A key strategic location in Andalusia’s history. Visitors will marvel at the town’s austere hospitality. The Fortress of La Mota, with its commanding views of the horizon, houses the Frontier Life Interpretation Centre where modernity and tradition combine to offer a unique, unforgettable experience.

From 713, the year that the Moors occupied Alcalá la Real, this enclave experienced great development. Proof of such is found in the abundant archaeological remains in this town, especially the Fortaleza de la Mota. Given the town’s appearance, it was called al-Qalat (the fortress), which is where its current name comes from.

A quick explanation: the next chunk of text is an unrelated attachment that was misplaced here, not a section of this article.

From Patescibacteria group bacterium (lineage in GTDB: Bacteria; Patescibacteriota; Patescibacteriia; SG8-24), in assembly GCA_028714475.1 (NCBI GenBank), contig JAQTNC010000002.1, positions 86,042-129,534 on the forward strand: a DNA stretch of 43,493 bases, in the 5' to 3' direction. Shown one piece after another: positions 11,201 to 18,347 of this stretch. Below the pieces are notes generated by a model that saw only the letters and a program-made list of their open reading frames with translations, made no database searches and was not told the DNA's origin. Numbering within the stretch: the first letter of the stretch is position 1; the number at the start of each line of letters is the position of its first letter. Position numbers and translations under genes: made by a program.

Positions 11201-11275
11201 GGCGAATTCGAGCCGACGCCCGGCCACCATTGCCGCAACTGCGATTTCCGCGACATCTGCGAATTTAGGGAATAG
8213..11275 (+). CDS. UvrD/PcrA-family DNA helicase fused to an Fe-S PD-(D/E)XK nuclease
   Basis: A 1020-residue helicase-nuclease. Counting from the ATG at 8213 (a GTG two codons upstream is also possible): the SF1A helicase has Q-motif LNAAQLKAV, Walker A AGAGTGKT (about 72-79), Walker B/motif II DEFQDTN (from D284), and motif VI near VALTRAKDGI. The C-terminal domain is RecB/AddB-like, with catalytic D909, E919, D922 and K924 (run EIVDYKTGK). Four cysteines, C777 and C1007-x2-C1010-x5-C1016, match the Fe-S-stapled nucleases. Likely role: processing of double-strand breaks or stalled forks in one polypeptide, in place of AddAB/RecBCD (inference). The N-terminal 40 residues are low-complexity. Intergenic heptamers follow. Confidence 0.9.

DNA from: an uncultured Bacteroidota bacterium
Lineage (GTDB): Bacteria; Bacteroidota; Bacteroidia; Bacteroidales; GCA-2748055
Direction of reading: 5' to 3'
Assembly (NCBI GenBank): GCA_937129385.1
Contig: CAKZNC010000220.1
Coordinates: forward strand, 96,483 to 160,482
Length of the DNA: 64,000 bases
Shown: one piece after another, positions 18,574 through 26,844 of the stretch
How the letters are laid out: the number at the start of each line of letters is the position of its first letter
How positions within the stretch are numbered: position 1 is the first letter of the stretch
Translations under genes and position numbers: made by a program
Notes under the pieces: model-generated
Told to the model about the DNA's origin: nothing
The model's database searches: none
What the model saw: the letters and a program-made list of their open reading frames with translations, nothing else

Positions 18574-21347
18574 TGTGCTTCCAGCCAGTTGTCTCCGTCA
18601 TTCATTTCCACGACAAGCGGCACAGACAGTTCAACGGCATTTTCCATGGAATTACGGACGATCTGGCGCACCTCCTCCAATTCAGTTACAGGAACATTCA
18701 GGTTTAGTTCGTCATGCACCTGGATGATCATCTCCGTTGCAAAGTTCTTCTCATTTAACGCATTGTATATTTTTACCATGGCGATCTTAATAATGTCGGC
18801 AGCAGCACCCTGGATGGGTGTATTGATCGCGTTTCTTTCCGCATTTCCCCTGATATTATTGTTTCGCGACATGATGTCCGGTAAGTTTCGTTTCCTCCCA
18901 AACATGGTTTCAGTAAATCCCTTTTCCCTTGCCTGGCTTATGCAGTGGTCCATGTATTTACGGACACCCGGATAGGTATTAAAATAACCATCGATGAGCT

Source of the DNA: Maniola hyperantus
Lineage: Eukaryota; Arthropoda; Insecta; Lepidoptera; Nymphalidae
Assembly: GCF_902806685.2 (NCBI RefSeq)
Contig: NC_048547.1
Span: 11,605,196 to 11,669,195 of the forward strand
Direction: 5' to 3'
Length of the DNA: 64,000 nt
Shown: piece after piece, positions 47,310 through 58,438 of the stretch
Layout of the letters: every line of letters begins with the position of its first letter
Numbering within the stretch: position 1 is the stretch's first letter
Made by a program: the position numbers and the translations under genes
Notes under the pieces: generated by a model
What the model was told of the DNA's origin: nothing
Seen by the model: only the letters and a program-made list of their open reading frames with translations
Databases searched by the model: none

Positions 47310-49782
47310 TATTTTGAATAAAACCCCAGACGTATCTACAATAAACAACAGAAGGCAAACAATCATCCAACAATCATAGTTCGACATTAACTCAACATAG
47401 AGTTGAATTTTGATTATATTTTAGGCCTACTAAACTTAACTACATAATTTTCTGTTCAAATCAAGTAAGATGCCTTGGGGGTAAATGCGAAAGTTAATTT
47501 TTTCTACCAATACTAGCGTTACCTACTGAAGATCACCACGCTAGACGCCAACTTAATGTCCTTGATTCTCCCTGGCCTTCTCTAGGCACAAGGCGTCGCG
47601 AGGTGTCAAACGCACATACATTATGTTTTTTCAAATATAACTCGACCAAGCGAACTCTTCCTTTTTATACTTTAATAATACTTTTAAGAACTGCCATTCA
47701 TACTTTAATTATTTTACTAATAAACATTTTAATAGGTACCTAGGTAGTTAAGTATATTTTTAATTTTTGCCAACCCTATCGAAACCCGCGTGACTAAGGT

The town was at the height of its Al-Andalus past in the 17th century, under the protectorate of the Banu Said family. In the 18th century, Alcalá alternated between Christian and Arab rule, given its strategic situation on the frontline of the border. Alfonso XI finally took over in 1341 and the town remained under direct control of the kingdom, where he built an abbey under royal patronage and transformed it into the main square to undertake the conquest of Granada.

The town currently has 23 000 inhabitants.